Highgate’s other cemetery and its lost poet
- Credit: Andrew Whitehead
Everybody knows about Highgate Cemetery – one of the Valhallas of Victorian London. But there’s another burial ground in Highgate: older, easier to get to and with real charm, even though it has lost its star attraction.
This is the graveyard at the top of Highgate High Street, opposite The Gatehouse theatre and pub and on the south side of the Highgate School chapel. It really is pocket handkerchief size and easy to miss and it’s not routinely open to the public. But the story of this burial ground reflects the development of Highgate.
Prior to Henry VIII’s Reformation, there is reputed to have been a hermitage and small chapel close to where Highgate School now stands. These were swept away at the time of the dissolution of the monasteries, and in 1565 the land was granted to Sir Roger Cholmeley, a lawyer, Parliamentarian and Highgate resident, for the building of a school.
The foundation stone of the school’s chapel was laid in 1576. It opened two years later and served as the local church and an adjoining burial ground was consecrated for interments in 1617. As the locality developed into a thriving hill-top village, the chapel was repeatedly enlarged. Indeed, there were complaints that the headmaster was spending more time acting as parish priest than teaching his small group of pupils.
After a local bust-up, an act of Parliament was passed in 1830 requiring the demolition of the school chapel and the building of a new church to serve the parishioners of Highgate at the school governors’ expense. The wonderful neo-Gothic St Michael’s, Highgate, just a couple of hundred yards from the site of the old chapel, opened in November 1832. It rejoices in standing higher than any other church in London.
The burial ground adjoining the old chapel remained in use as the graveyard for the new parish church. It closed for new interments in 1857, though even after that date special application could be made to St Michael’s.
No one knows how many Highgate residents are buried there. Many of the gravestones are weathered and illegible – though the burial records are available at the London Metropolitan Archive.
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Of the monuments in the burial ground, one in particular stands out. This is a twenty-foot granite obelisk to the memory of Isabella Cannon, who died in 1854 at the age of 26, and of two of her daughters, including Amy Josette who died in Constantinople in that same year aged 3. Isabella’s husband was at that time a general serving in the Crimean War, during which Britain and the Ottoman Empire were allies against Imperial Russia.
In 1866, Highgate School embarked on the construction of a new chapel where the old church once stood. This is the splendid building which still stands and which remains well used and loved. It has a remarkable crypt. Not the dark, dank subterranean space which you associate with the word, but a space beneath the chapel with windows and natural light. This was the solution the architect devised to preserve the graves which had been placed in the crypt of the old chapel.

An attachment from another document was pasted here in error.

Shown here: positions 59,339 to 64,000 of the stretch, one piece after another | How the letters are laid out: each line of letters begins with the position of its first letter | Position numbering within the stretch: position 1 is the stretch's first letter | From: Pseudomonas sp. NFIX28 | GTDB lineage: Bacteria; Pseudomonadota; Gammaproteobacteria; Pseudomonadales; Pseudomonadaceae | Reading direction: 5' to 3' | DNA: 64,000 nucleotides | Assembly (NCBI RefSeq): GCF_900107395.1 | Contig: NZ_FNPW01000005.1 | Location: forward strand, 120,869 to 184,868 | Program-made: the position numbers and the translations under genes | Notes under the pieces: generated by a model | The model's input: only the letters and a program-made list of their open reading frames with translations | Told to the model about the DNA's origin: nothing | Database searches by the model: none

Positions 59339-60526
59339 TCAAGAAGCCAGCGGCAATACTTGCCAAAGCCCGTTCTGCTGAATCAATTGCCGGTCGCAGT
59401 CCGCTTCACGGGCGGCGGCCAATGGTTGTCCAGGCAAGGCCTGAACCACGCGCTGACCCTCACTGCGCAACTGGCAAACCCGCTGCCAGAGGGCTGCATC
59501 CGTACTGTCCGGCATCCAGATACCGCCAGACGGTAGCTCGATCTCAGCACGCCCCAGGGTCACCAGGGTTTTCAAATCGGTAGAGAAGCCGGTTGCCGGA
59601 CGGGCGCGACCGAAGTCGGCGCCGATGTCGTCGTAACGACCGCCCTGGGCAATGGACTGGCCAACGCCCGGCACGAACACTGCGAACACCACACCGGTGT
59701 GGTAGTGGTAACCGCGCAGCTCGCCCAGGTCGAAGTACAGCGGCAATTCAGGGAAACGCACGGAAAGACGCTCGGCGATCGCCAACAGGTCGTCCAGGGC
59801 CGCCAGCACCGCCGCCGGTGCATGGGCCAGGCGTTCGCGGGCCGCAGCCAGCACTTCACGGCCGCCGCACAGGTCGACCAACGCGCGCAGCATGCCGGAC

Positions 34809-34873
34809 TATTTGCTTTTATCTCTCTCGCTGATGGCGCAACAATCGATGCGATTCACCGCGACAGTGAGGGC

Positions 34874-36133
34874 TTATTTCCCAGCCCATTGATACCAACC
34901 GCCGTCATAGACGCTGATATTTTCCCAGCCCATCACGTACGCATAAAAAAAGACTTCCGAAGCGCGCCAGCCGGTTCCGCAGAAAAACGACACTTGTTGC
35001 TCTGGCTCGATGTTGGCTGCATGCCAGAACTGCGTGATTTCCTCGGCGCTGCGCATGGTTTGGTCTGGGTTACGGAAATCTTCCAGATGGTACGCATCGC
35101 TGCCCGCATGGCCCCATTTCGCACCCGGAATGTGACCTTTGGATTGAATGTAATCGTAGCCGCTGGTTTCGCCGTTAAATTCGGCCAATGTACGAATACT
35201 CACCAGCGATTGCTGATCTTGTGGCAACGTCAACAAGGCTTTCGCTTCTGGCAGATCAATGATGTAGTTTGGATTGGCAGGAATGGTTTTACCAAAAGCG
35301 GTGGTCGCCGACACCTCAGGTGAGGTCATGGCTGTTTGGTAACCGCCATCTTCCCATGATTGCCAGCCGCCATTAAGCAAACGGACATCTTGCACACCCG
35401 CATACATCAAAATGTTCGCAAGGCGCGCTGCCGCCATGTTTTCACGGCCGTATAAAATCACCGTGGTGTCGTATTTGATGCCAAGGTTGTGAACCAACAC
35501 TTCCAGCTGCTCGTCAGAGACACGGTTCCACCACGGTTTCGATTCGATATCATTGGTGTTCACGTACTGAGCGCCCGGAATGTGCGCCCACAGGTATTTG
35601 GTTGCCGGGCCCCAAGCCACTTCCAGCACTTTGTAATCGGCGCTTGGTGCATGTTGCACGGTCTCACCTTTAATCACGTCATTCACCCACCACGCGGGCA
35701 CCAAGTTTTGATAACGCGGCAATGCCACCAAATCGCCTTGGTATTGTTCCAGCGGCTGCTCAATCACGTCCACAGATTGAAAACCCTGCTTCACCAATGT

One of these graves was that of Samuel Taylor Coleridge, author of The Rime of the Ancient Mariner. Towards the end of his life and already in poor health, he moved to Highgate – there’s a plaque to him at 3 The Grove – and worshipped at the newly built St Michael’s. On his death in 1834, he was interred in the old burial ground.
But that’s not the end of the story. The building of the new school chapel impeded access to Coleridge’s grave, and to add to the problem, there was a dispute about who was responsible for the upkeep of the graves beneath the chapel which meant that maintenance was none to good. A campaign to find a better resting place for one of Highgate’s most distinguished residents raised sufficient money and support to achieve its goal.
In 1961, Coleridge’s remains, and those of his wife and three relatives, were removed to St Michael’s where a reinterment service was held. An elegant slate slab was placed in the church’s central aisle bearing the words Coleridge had written to mark his burial spot:
Stop, Christian passer-by! Stop, child of God,
And read with gentle breast. Beneath this sod
A poet lies, or that which once seem’d he
O, lift one thought in prayer for S.T.C.;
That he who many a year with toil of breath
Found death in life, may here find life in death!
Mercy for praise – to be forgiven for fame
He ask’d, and hoped, through Christ.
Do thou the same!
Good for St Michael’s! But this deprived the old graveyard of by far its most famous occupant. It’s as if the other Highgate Cemetery had lost Karl Marx...
Happily, the burial ground is now well looked after. While St Michael’s has authority over the site, it’s tended by the staff of Highgate School, with help from the pupils who have planted over 2,000 bulbs among the gravestones and memorials. The school’s gardening team plan to rewild the area, with an annual cut-and-prune but otherwise providing a refuge for wildlife: hedgehogs, toads and butterflies. Just as an old burial ground should be!
Andrew Whitehead is a local historian and the author of the Curious series of books about different localities of North London.